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In the heart of an ever-gentrifying New York City neighborhood, the Nuyorican Poets Café was once called "the most integrated place on the planet" by none other than Beat poet Allen Ginsberg. Today it remains a wildly diverse venue still influenced by its mostly Puerto Rican founders who claimed it as a site of artistry and resistance in 1973.

Poet and founder Miguel Algarín and his artist friends just wanted a place to get together to create. By the 1990s, the Café was the epicenter of Slam Poetry in the country.

Alabama Governor Robert Bentley has won a delay in impeachment hearings that were due to start next week in the state legislature.

He's been fighting in court to avoid facing embarrassing charges that he misused his office to cover up an alleged affair.

Lawyers for the two-term Republican have won a temporary restraining order delaying impeachment proceedings that were set to begin Monday in the Alabama House Judiciary Committee. A Montgomery circuit judge granted Bentley more time to respond to the allegations.

It has been quite a while since Californians have seen such green. Riding the coattails of an unseasonably wet season, some valleys have become riots of color, deserts have been blanketed with blooms so suffusive they earn the word "super" — and the state's officials have taken notice.

The Trump Organization has settled a legal battle with the chef José Andrés that had stretched on for two years. The lawsuit concerned a restaurant deal that Andrés pulled out of after Trump made comments disparaging Mexicans.

Andrés' restaurant was to be in the Trump International Hotel in Washington, D.C., which operates inside the historic Old Post Office. Terms of the deal were not disclosed, and both parties declined comment beyond a joint statement from the Trump Organization and Andrés' restaurant group, Think Food Group.

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At the Capitol today...

(SOUNDBITE OF ARCHIVED RECORDING)

VICE PRESIDENT MIKE PENCE: The ayes are 54. The nays are 45. The nomination of Neil M. Gorsuch is confirmed.

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It's safe to say that few people expected the first face-to-face meeting between President Trump and Xi Jinping to unfold this way.

Updated at 3:15 p.m. ET

Russian President Vladimir Putin is calling the missile strike President Trump ordered against Syria on Thursday "an act of aggression against a sovereign state delivered in violation of international law under a far-fetched pretext."

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Trump Backer Says Put Jobs First

Apr 7, 2017

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Chris Buskirk is back in our studios. He's a conservative blogger with the site American Greatness, supporter of President Trump, and he joins us on a dramatic moment for the new administration. Welcome to the program, sir.

CHRIS BUSKIRK: Oh, thanks. Thanks for having me.

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Let's hear the way Congress is taking another epic week. Our congressional correspondent Sue Davis is tracking the response to airstrikes in Syria and the nuclear option, as it's called, at home. She's in our studios. Hi, Sue.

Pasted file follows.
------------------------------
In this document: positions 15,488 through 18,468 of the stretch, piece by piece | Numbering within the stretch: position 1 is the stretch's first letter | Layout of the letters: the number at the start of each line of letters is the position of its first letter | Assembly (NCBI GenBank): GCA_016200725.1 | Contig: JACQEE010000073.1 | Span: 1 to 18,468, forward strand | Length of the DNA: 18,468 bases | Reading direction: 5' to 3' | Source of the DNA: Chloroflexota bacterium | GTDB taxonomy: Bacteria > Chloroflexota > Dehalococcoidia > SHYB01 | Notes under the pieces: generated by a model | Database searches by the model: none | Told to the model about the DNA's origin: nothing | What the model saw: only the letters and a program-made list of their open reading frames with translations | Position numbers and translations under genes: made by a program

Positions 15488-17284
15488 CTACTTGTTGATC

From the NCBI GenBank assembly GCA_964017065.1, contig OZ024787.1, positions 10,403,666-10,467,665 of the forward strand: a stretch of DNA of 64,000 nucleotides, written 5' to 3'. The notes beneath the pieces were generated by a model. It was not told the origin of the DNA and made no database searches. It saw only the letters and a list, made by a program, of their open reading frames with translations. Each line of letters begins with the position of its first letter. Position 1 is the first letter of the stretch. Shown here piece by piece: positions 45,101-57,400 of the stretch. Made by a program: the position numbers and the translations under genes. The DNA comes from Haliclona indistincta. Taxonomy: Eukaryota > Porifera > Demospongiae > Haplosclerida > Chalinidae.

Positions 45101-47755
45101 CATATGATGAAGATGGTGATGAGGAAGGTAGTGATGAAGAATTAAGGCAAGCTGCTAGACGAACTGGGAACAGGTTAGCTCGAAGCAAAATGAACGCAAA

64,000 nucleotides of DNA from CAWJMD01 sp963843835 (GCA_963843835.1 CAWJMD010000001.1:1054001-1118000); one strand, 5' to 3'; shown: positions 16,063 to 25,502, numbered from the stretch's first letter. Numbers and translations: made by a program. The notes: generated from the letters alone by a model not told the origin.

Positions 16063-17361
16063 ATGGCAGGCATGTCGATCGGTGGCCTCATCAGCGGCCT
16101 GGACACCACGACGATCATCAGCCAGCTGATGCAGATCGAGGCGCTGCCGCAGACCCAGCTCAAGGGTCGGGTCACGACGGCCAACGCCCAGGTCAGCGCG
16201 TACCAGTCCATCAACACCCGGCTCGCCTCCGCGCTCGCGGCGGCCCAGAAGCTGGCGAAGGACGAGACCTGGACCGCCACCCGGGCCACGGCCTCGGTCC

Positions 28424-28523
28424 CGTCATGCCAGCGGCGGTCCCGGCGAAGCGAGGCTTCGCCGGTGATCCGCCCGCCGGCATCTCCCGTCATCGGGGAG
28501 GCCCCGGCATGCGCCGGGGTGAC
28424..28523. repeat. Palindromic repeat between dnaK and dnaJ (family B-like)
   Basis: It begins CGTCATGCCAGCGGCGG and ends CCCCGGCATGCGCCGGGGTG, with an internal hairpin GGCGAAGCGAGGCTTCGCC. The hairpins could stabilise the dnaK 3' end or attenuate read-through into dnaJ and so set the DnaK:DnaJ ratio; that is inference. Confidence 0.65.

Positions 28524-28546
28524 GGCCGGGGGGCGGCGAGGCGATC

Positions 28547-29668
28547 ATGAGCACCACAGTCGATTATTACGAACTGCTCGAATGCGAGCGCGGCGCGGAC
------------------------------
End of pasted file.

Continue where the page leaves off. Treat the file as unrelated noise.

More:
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We're going to look ahead now to some of the most important stories of the day.

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Up first - the U.S. strike on Syria. This is a story that starts with this sound.

(SOUNDBITE OF MISSILES LAUNCHING)

Updated at 2:47 p.m. ET

Judge Neil Gorsuch was confirmed Friday as the 113th justice to serve on the nation's highest court. The final vote was 54-45, mostly along party lines.

Donald Trump's rhetoric on China and trade has been blunt, to say the least.

"We can't continue to allow China to rape our country — and that's what they're doing," he said at a May 2016 campaign rally. "It's the greatest theft in the history of the world."

A new study from Stanford University's Immigration Policy Lab says giving driver's licenses to people who have entered the country illegally is actually contributing to public safety: licensed drivers are less likely to have hit-and-run accidents.

Updated at 10:30 a.m. ET

Lawmakers on Capitol Hill want the Trump administration to outline a broader strategy in Syria following the president's decision to authorize U.S. missile strikes Thursday night in response to the apparent chemical weapons attack by Syrian President Bashar Assad.

Updated at 3:15 p.m. ET on April 7

A quiet change to the website photo banner of a relatively obscure federal agency is causing a bit of an outsize stir on social media.

On the top of its home page, the Bureau of Land Management, which manages more than 200 million acres of public land under the U.S. Department of the Interior, swapped out a photo of a young boy and his companion backpacking across a mountain meadow in favor of one showing a massive coal seam at a mine in Wyoming.

The top Democrat on the Senate Intelligence Committee says he has seen "no evidence" that former national security adviser Susan Rice may have improperly surveilled then-President-elect Donald Trump or his aides during the transition.

Sen. Mark Warner of Virginia told NPR's Mary Louise Kelly on Thursday that he and his committee would pursue the evidence in their investigation wherever it leads, but that so far nothing substantiates the White House's Rice storyline.

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